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 Home > News & Policies > March 2004

For Immediate Release
Office of the Press Secretary
March 3, 2004

Fact Sheet: Compassion in Action: Helping America's Charities Serve Those Most in Need

Today's Presidential Action

President Bush today addressed the White House Conference on Faith-Based and Community Initiatives in Los Angeles, where he hailed the great progress being made in helping Americans most in need.

The President's Faith-Based and Community Initiative does not fund religion -- but it does allow some of America's most effective social service providers to compete for Federal funding to serve the needy while retaining their religious identity. Through soup kitchens, homeless shelters, drug treatment centers, job training programs, and other efforts, these charities are making a real difference in the lives of our most vulnerable citizens.

The President's initiative is producing real results, and data from a review of 140 programs at the Departments of Heath and Human Services, Housing and Urban Development, Justice, Labor, and Education showed:

  • From FY 2002 to FY 2003, grants to faith-based organizations increased substantially in the two departments that have comparison data available. Within the programs reviewed, the number of Department of Health and Human Services (HHS) grants awarded to faith-based organizations increased 41% (from 483 to 680), representing a 19% increase in total funding (from $477 million to $568 million). Within the programs reviewed, at the Department of Housing and Urban Development (HUD), the number of grants to faith-based charities increased 16% (from 659 to 765), representing an increase of 11% in total funding.
  • During that same period, there was a surge in the number of grants going to first-time grantees that are faith-based groups. For example, HHS had a 50% increase in grant awards (from 86 to 129) and HUD had a 100% increase in grant funding to first-time grantees (from $56 million to $113 million). This shows that faith-based groups, when permitted, can compete successfully with other social service organizations.

As a result of the President's leadership, faith-based organizations are now eligible to receive Federal funds through the President's Access to Recovery initiative to expand drug treatment options. The Department of Health and Human Services is making $100 million available to up to 15 states to extend drug treatment to 50,000 more Americans and, for the first time, individuals seeking drug treatment can choose programs like Teen Challenge or other faith-based and community programs.

State and local governments are following the President's lead and working to partner with faith-based charities. Nationwide, 19 governors (10 Democrats and 9 Republicans) have faith-based offices, as do 180 mayors in cities including Denver, Miami, Philadelphia, and Los Angeles.

President Bush also highlighted new regulatory reforms at four Federal agencies that, when finalized later this year, will implement his Equal Treatment Executive Order signed in December 2002 ensuring equal treatment for faith-based and community organizations.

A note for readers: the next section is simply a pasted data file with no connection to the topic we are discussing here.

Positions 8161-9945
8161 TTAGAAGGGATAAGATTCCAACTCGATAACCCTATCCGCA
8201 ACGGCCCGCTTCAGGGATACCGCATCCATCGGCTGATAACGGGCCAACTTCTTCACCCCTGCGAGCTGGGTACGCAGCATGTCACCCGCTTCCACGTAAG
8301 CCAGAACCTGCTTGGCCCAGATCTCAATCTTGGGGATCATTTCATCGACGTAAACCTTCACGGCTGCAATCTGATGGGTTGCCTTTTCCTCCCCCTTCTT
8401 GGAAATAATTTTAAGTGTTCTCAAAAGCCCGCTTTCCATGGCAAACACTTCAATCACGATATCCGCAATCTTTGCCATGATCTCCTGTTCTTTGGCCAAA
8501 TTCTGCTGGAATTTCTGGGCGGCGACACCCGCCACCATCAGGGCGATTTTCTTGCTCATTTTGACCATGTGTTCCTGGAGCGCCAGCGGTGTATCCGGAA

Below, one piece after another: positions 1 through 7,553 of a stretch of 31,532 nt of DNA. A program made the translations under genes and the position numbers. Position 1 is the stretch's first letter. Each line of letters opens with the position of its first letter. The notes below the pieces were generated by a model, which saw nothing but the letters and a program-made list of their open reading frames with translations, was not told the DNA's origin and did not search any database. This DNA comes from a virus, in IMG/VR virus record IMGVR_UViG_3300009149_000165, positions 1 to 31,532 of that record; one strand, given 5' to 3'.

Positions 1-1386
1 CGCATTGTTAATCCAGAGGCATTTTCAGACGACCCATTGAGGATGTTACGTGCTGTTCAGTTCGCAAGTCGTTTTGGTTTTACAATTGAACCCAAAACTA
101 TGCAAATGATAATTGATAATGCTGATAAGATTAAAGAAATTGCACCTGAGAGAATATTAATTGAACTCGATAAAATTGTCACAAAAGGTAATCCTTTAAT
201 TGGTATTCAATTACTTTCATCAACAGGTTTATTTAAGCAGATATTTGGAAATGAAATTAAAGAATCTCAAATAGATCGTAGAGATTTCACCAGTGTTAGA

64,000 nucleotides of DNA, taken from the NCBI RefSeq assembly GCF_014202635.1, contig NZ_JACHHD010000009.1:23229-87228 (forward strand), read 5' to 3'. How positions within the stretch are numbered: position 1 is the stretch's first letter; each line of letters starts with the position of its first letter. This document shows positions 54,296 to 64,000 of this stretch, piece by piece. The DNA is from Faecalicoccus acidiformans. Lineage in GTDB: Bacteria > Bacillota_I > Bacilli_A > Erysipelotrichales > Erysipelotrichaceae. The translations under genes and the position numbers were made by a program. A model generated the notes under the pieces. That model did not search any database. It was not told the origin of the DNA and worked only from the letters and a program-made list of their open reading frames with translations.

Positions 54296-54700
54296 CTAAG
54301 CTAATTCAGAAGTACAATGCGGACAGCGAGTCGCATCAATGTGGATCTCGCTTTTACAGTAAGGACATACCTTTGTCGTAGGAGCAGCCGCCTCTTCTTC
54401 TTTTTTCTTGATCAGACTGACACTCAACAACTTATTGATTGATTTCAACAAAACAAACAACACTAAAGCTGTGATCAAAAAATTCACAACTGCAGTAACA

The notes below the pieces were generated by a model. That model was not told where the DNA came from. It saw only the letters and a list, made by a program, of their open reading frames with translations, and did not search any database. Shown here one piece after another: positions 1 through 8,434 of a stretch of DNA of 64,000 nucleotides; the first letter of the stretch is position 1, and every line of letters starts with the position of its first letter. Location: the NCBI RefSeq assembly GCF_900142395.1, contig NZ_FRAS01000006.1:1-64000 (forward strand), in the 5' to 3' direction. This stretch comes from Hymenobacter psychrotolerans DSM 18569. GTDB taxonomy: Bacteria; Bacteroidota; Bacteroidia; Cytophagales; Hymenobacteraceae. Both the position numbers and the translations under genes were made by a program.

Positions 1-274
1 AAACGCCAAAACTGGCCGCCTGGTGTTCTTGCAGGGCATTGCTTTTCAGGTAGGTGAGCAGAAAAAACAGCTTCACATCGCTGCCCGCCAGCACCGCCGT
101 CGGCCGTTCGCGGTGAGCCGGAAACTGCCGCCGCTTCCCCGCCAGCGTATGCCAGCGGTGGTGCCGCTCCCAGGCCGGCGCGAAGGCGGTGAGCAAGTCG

Background: Compassion in Action

For years, faith-based and community groups have been assisting people in need. They have transformed lives with their compassion -- helping to address many of our country's most challenging social problems, one act of kindness at a time. Unfortunately, the Federal government has often not been a willing partner with these faith-based and community groups. Instead, it has put in place complicated rules and regulations that hinder these groups from competing for Federal funds on equal footing with other organizations.

The President's Faith-Based and Community Initiative helps charitable organizations compete on a level playing field for Federal social service funds. These programs help millions of Americans in need each year to conquer addiction, provide for themselves and their children, and address other basic needs.

President Bush believes that to best serve Americans in need, charitable groups of all kinds should not be discriminated against in competing for Federal social service funds as long as they obey all legal requirements. As a result of the President's leadership, significant progress is being made, and the results are being seen in communities across America.

Examples include:

  • The Fishing School (Washington, DC) -- This after-school program was selected as a Supplemental Service Provider under the No Child Left Behind Act in 2003 to help educate students who attend public schools in need of improvement.
  • Greater Exodus Baptist Church and Bright Hope Baptist Church/Amachi (Philadelphia, PA) -- These churches are part of a 15-city pilot program that mentors the children of prisoners, in cooperation with the Corporation for National Community Service and the Department of Health and Human Services. This grant was part of the $9 million awarded to 52 faith-based and community organizations to mentor 6,000 children of prisoners in FY 2003, and this year $50 million will be available to help 30,000 of these children.
  • Holy Redeemer Institutional Church of God in Christ Social Services (Milwaukee, WI) -- In 2003, the church received an HHS Compassion Capital Fund Grant of $626,598 to provide welfare-to-work training and technical assistance to other faith-based and community groups around the Milwaukee metro area.